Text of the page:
1) It should be governed by a Board of Trustees, composed of 15–25 members chosen from private life. The authorizing legislation should probably provide that a majority of the group be representatives of [Page 424] key voluntary and educational organizations. (This is similar to the legislation for the U.S. National Commission for UNESCO.)

2) This Board, which might be called a “Grants Commission” to make its functions clear, should have final authority for the expenditure of all funds, as well as general supervisory authority over policy and policy execution.

3) The Foundation should have a Director or Administrator, of Under-Secretary rank, at the Executive Pay Level II or III. He should have a Deputy at Executive Level V. Neither should be in a Cabinet Department.

4) The Foundation should be free to receive private donations in addition to Government appropriations.

5) The Committees of Congress to which it reports should probably be the education committees.

6) It should be represented abroad by Cultural Affairs Officers and/or Educational Officers, who are full members of the State Department, but who carry the additional title, “Representative of the Foundation for International Educational and Cultural Exchange.” (This is similar to French representation in this country, and to British representation in some countries.)

II. The relationship of such a Foundation to other agencies now operating will have to be carefully defined.

For purposes of general coordination, I would recommend that the Director or Administrator of the Foundation be named Chairman of the Federal Inter-Agency Council on International Educational and Cultural Affairs. This Council, which is now the principal instrument of coordination in the Government, and is chaired by the Assistant Secretary of State for Educational and Cultural Affairs, should be upgraded in its authority and altered in its composition. It should consist of the following member agencies: (The proposed new members are starred.)




HEW (Center for Educational Cooperation and Office of Education)

Peace Corps

National Science Foundation*

National Endowment for the Arts*

National Endowment for the Humanities*

Atomic Energy Commission*

National Aeronautics and Space Agency*

Library of Congress (now has observer status)

Official observer status should go to:

Bureau of the Budget (now has observer status)

USIA (now is a member agency)

Smithsonian Institution (now has observer status)

Office of Science and Technology

This reformed Council would be more relevant to the actual facts than the present set-up. The new agencies listed above for membership [Page 425] are active in the field of international intellectual exchange in a major way, and their programs have considerable impact on matters like the brain drain and the technological gap. They are also deeply affected in their international activities by the general U.S. posture with regard to exchanges, and by our reputation for honesty in this field.

III. Questions can be asked about the impact of such a Foundation on existing agencies and programs.

Question 1) What would be the impact on State/CU?

Answer: State/CU will still be responsible for the exchanges of non-academic leaders and specialists, which is the most immediately diplomatic-political aspect of its present activities.

It would also be responsible for—and would be freer to devote its energies to—the area of general foreign policy guidance concerning the significance of intellectual and cultural movements and events.

It would have, in addition, more direct control of and responsibility for the corps of educational and cultural officers in our embassies. These officers ought to be freer than they have been in the past to report on events in their country. Under present conditions, they are excessively preoccupied with other duties related to their USIA tasks. Although CU would be a smaller bureau with a smaller budget under these conditions, its significance for policy would be greater.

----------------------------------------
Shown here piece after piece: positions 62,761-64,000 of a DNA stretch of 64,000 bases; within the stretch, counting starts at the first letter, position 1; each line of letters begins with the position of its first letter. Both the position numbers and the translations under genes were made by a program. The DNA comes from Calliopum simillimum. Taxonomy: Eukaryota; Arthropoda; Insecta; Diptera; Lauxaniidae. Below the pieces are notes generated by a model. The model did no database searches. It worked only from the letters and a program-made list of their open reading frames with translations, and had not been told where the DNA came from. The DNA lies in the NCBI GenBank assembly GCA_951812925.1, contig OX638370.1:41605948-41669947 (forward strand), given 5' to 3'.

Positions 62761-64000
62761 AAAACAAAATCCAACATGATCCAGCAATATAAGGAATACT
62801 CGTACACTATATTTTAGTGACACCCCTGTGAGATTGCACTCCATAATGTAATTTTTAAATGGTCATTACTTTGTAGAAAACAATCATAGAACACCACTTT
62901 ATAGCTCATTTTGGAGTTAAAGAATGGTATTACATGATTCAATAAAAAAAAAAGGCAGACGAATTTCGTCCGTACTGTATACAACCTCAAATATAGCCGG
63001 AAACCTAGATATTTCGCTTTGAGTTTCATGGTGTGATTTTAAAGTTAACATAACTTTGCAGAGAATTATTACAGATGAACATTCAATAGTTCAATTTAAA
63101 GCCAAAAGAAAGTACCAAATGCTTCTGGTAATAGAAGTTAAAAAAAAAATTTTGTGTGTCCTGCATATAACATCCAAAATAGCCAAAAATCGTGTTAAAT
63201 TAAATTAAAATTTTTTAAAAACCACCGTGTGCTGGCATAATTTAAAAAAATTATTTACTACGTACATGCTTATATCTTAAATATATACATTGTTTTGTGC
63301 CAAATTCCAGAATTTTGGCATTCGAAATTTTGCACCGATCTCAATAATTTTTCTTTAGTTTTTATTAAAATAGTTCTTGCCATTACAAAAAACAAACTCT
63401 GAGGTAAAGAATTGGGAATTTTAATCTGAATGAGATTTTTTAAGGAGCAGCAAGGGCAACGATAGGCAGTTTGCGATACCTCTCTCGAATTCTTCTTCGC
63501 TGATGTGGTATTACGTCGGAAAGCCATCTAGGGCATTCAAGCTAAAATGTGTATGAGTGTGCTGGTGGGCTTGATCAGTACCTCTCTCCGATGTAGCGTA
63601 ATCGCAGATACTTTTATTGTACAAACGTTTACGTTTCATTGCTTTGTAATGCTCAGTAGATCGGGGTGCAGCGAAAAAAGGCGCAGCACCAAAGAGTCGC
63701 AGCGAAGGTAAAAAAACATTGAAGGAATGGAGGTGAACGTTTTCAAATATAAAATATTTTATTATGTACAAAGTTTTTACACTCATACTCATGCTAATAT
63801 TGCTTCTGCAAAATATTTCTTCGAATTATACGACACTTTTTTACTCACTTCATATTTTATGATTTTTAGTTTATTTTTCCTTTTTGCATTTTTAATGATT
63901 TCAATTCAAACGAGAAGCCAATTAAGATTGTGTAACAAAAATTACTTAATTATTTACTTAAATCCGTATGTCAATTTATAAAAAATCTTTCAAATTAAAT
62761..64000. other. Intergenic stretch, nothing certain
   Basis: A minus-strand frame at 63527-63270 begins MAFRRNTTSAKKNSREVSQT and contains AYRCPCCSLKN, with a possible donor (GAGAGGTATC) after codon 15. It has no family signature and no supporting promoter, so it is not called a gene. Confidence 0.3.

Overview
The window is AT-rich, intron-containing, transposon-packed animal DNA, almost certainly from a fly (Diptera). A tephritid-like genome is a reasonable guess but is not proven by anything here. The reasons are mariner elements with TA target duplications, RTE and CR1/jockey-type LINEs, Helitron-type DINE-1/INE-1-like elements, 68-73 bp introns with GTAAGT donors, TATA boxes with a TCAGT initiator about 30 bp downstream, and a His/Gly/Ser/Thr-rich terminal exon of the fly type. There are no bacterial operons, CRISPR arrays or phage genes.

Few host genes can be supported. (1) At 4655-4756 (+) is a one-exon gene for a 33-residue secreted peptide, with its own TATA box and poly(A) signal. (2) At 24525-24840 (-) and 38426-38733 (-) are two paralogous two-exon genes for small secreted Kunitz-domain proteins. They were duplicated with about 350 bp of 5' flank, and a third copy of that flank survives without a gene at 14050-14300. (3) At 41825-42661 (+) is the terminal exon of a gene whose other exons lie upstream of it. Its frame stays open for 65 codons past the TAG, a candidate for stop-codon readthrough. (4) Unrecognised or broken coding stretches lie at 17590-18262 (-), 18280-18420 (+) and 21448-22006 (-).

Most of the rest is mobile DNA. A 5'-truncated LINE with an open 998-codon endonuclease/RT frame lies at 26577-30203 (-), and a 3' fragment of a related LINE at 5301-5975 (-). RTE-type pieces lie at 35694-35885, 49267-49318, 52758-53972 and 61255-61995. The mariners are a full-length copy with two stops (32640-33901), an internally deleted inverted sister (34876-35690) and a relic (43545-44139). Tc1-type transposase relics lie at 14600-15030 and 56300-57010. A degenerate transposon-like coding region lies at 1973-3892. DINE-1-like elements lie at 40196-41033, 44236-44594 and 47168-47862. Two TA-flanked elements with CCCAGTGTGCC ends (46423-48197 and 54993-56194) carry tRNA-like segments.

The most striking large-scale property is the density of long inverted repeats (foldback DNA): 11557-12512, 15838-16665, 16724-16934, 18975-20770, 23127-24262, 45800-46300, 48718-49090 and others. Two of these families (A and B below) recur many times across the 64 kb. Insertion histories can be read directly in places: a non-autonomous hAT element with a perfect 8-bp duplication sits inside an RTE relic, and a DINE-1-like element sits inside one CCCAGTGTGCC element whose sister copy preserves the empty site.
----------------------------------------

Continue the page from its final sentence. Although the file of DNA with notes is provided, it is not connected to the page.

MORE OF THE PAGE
Finally, CU would serve as the transmission belt between the activities of the proposed Foundation and our programs overseas.

Question 2) What would be the impact on the new Center for Educational Cooperation in HEW?

Answer: This Center would continue to be the principal agency for stimulating and supporting the domestic U.S. effort in international studies. By creating a parallel Foundation whose responsibilities are for overseas activities, the fuzziness in the present situation would be removed.

Question 3) What happens to AID education programs?

Answer: Short-range project-oriented education projects would continue in AID’s domain. More long-range activities, including activities that continue after technical assistance ceases, would gradually be transferred to the Foundation.

An essentially similar recommendation was made by John Gardner in his AID and the Universities.6

In dealing with this problem, it would be a mistake, obviously, for the Foundation to take over AID activities quickly. The transfer should be a planned one over a period of time.

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Question 4) What happens to Cultural Affairs Officers?

Answer: They would be transferred to State. State now reimburses USIA, from CU appropriations, for approximately 100 man-years (Americans) and over 200 man-years (foreign) for the conduct of cultural affairs programs overseas. This provides a base for the transfer of personnel. If and when other cultural activities—e.g., libraries, cultural centers—are transferred, adjustments in the present USIA budget could be made.

USIA will undoubtedly take the position that its entree and credibility will be adversely affected by such a transfer. This does not come to grips with the fact that our cultural activities are now adversely affected by their tie-up to USIA overseas. Nor does it face the new situation created by recent revelations, which make it imperative that the bona fides of our cultural activities be spelled out visibly, dramatically, and in a new form.